The Kingfisher

Composer William Rhys Meek, poet Stephen Meek

Kingfisher, where is your kingdom now?
Perching on a rusting iron bedstead throne
Your ancient river litter-soiled and plastic-strewn
Your royal blue defeated by a child’s balloon
Kingfisher you have no need to fear
These wretched traitors have betrayed themselves
In their endless quest for bright and shining things
They missed the azure arrow of your brilliant wings
Kingfisher your reign will be restored
Though these invaders stole a page from history
Soon none upon the Earth will take more than they need
Their castles will be vanquished by avenging weeds

The author of the succinct and elegant nature poem ‘Kingfisher’, set here to music, is the composer’s brother, Stephen Meek. The brothers have both dedicated their lives to the study of the natural world; its wonders, but also its stresses and problems, and this setting benefits from the long, shared experience of poet and composer. Stephen’s poem, which presents a brutally un-idealised portrait of humankind’s careless and ultimately futile dominion over nature, is supported by a superficially light, strophic arrangement, but one in which each verse contains unsettling modulation to convey a sense of warning.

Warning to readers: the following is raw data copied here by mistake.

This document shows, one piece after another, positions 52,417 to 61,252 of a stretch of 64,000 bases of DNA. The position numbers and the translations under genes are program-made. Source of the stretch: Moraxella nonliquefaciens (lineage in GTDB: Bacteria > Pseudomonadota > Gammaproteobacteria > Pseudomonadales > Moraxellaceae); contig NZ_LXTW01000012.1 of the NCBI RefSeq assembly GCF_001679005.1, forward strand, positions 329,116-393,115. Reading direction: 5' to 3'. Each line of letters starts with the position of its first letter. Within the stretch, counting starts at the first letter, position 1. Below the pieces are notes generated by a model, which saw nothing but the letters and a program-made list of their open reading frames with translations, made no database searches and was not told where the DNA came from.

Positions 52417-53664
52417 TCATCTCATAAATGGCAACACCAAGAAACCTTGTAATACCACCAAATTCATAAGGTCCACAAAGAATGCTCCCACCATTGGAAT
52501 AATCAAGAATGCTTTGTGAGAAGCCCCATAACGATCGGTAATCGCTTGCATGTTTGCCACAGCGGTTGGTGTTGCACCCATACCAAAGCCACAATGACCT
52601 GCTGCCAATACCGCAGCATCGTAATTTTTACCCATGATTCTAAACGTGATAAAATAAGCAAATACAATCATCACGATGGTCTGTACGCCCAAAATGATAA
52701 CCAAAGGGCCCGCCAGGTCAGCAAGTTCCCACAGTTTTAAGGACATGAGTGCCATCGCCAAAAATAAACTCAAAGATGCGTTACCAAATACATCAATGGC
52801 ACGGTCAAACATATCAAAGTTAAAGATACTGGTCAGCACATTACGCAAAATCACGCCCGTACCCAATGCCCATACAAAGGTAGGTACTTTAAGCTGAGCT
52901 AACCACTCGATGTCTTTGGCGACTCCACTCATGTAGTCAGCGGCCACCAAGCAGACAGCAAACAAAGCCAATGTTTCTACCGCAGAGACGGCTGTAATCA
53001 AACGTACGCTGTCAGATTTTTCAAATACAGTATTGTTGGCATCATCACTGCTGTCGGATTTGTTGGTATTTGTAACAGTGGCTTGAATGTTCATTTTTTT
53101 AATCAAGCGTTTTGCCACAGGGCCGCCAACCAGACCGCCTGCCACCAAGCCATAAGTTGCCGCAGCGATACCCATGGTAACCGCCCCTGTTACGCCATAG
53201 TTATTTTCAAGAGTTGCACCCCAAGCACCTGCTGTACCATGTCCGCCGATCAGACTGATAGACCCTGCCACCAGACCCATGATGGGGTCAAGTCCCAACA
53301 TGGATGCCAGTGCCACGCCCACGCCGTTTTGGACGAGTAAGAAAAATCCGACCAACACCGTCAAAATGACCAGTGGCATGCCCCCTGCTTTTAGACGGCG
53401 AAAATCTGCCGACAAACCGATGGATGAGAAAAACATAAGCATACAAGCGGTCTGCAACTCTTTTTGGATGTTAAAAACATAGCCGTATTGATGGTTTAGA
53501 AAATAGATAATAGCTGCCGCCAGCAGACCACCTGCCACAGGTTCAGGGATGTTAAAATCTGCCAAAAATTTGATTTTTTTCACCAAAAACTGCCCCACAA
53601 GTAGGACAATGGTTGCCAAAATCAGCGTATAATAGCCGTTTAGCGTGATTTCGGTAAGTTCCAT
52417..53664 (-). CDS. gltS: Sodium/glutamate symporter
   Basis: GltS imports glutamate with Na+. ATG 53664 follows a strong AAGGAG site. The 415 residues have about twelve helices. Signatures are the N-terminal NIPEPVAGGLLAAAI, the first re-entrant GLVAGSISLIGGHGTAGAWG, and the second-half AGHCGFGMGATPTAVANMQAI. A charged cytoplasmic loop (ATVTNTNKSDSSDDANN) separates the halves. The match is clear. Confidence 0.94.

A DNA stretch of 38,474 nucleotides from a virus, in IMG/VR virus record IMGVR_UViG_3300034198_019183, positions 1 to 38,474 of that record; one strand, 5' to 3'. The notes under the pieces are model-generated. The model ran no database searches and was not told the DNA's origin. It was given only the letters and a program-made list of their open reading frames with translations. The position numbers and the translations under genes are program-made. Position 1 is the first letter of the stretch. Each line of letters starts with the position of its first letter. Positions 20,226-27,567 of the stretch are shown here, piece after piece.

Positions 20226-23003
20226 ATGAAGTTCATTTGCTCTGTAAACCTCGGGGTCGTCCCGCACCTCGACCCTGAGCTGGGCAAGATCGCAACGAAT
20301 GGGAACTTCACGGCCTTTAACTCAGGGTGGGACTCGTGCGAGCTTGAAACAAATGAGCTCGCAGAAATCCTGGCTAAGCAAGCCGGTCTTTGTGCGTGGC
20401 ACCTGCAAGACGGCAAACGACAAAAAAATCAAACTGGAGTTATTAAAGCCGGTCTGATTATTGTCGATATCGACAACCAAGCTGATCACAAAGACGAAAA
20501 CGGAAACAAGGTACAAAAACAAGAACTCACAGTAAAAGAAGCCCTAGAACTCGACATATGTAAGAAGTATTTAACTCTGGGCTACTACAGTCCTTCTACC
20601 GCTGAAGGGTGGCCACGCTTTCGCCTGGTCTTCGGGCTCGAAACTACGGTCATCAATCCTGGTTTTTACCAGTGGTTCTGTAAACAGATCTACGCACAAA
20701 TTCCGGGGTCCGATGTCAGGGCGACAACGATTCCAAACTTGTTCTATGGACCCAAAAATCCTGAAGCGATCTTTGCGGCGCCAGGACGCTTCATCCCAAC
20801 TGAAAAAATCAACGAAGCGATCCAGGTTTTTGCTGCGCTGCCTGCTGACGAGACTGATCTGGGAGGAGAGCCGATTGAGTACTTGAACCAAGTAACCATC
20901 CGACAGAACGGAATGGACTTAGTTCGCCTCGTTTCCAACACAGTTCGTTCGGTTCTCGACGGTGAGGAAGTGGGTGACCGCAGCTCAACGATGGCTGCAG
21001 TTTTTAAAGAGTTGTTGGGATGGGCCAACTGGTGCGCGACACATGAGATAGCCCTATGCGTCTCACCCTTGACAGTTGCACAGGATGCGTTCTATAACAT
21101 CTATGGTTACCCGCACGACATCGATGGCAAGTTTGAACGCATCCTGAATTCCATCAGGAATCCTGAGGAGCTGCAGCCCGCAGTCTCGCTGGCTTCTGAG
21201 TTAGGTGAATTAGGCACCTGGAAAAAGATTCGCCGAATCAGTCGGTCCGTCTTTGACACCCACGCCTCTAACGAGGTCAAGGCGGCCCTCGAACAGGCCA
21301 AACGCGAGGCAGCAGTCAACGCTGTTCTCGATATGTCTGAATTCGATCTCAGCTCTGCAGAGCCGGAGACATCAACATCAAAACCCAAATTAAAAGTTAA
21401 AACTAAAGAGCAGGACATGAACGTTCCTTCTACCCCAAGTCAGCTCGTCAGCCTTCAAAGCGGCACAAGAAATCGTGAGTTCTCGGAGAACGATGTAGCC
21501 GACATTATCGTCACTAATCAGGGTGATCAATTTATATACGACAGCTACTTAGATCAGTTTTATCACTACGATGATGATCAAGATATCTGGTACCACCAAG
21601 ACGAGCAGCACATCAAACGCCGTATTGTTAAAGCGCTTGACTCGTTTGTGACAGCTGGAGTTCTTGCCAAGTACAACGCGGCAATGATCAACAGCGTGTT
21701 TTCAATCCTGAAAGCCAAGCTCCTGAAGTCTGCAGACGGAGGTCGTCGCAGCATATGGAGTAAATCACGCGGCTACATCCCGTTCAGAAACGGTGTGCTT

The KingfisherComposer William Rhys Meek, poet Stephen Meek
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